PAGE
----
Solution #2: Advance ParoleAdvance parole allows a TPS-holder to leave the United States and return with permission. This return counts as a legal entry, which satisfies requirement number 1.
Before you think this is a perfect solution, consider the risks. Someone who has previously left and returned to the United States without permission could be allowed to leave on advance parole but then denied entry back into the country. Also, the rules could change while you are outside the country and make it harder or impossible to return. Finally, USCIS is taking months to approve advance parole applications. By the time you get permission, leave and come back, and file your green card application, your TPS might have expired already.
Consider your immigration history and risk tolerance, and seriously consider talking to a lawyer before applying for advance parole.
Other requirements for permanent residency, numbers 2-4.Just having a legal entry is not enough to get you a green card. You must also prove the remaining 3 requirements: (2) a visa is immediately available to you; (3) you are not barred from residency; and (4) you are not "inadmissible."
Number (4) is too broad to get into much detail here because there are so many ways to become inadmissible. Two of the big ones are criminal violations and immigration violations, but there are many more (drugs, prostitution, medical issues, financial issues, public safety, etc.). A thorough screening by an immigration lawyer is the best way to make sure you are not inadmissible.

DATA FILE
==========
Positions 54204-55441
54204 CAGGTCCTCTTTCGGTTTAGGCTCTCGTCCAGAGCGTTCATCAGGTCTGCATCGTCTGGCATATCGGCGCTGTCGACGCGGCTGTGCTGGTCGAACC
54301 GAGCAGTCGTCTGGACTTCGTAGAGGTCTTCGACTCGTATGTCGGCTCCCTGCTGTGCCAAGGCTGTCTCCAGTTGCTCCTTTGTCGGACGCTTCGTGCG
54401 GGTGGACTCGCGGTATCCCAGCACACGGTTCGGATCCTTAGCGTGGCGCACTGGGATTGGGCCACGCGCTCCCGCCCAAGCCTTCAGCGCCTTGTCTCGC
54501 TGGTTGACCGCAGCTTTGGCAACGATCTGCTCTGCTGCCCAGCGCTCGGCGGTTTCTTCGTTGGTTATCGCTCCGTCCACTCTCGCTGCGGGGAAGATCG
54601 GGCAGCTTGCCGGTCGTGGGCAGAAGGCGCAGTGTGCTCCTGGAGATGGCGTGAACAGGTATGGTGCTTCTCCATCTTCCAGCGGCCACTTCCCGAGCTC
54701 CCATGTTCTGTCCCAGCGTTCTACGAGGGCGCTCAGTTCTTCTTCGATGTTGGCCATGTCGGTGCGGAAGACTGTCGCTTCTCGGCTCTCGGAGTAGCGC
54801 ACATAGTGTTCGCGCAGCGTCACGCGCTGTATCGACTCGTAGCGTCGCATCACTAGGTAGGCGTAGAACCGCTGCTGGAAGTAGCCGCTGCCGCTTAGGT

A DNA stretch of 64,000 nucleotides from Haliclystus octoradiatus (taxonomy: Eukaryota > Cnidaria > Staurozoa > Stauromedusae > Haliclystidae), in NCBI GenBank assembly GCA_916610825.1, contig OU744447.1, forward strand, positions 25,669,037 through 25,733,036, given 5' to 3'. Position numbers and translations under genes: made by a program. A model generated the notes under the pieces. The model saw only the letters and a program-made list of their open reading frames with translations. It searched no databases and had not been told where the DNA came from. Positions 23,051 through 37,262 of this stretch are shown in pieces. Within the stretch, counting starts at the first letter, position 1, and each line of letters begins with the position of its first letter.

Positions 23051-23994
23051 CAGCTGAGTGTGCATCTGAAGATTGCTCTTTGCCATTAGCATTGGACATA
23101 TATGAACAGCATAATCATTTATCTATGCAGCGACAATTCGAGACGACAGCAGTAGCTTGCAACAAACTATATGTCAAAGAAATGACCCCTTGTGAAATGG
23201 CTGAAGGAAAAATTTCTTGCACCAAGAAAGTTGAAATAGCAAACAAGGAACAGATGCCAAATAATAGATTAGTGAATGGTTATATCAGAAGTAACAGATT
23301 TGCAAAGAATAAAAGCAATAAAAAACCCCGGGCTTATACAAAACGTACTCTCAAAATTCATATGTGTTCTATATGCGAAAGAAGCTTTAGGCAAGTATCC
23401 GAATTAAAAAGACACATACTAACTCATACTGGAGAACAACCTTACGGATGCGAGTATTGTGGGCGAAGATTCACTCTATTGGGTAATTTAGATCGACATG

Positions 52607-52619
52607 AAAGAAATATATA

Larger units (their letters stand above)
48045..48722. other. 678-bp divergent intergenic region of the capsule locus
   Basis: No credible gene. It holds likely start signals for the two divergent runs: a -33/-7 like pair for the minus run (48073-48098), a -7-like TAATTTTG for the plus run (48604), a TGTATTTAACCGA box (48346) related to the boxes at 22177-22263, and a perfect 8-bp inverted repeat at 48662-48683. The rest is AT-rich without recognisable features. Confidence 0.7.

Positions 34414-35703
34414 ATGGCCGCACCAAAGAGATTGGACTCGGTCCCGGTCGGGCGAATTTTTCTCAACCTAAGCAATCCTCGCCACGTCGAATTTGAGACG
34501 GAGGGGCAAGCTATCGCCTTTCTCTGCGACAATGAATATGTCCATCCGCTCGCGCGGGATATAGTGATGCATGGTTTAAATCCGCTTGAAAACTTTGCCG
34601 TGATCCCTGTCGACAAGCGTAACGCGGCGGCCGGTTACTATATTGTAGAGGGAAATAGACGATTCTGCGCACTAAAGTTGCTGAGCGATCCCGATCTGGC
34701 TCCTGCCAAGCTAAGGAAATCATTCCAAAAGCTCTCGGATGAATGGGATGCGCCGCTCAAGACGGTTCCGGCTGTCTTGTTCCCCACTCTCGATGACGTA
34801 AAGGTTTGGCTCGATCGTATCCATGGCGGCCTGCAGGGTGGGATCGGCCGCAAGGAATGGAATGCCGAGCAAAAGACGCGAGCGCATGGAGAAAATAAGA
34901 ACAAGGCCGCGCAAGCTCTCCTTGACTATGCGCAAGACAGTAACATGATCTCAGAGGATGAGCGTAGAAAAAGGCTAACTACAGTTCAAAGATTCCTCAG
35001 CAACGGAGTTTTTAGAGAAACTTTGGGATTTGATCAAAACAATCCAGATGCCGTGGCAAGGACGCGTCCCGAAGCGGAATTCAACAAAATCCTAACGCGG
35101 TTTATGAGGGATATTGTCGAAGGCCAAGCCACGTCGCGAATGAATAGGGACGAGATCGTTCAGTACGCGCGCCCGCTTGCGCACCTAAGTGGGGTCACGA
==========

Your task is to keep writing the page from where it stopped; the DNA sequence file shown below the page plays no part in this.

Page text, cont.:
The best way to satisfy numbers (2) and (3) is to be the "immediate relative" of a U.S. Citizen. This means you are the spouse of a citizen; the parent of a citizen who is 21 or older; or the minor, unmarried child of a citizen. Step-parents and step-children also count as immediate relatives in certain circumstances.
Immediate relatives of citizens always have a visa immediately available to them once USCIS accepts their relationship is genuine (i.e. USCIS has approved the citizen's Form I-130 application).
Immediate relatives are also exempt from the bars to residency. If you are not the immediate relative of a citizen, you could be barred from residency if you ever worked without authorization, or you have ever been in the country without legal status.
TLDR (Too long, didn't read)So if you live in the 9th or 6th Circuit currently have TPS and you are the immediate relative of a U.S. citizen, then you qualify for a green card, assuming you are not inadmissible. Talk to an immigration lawyer right away. If you wait, you could miss your window to become a permanent resident.
If you live anywhere else, you currently have TPS, and you are the immediate relative of a U.S. citizen, but you entered the United States without a visa, consider your options. You might want to move to a state in the 9th or 6th Circuits, or you might consider applying for advance parole. Either option is a major decision and has some risks.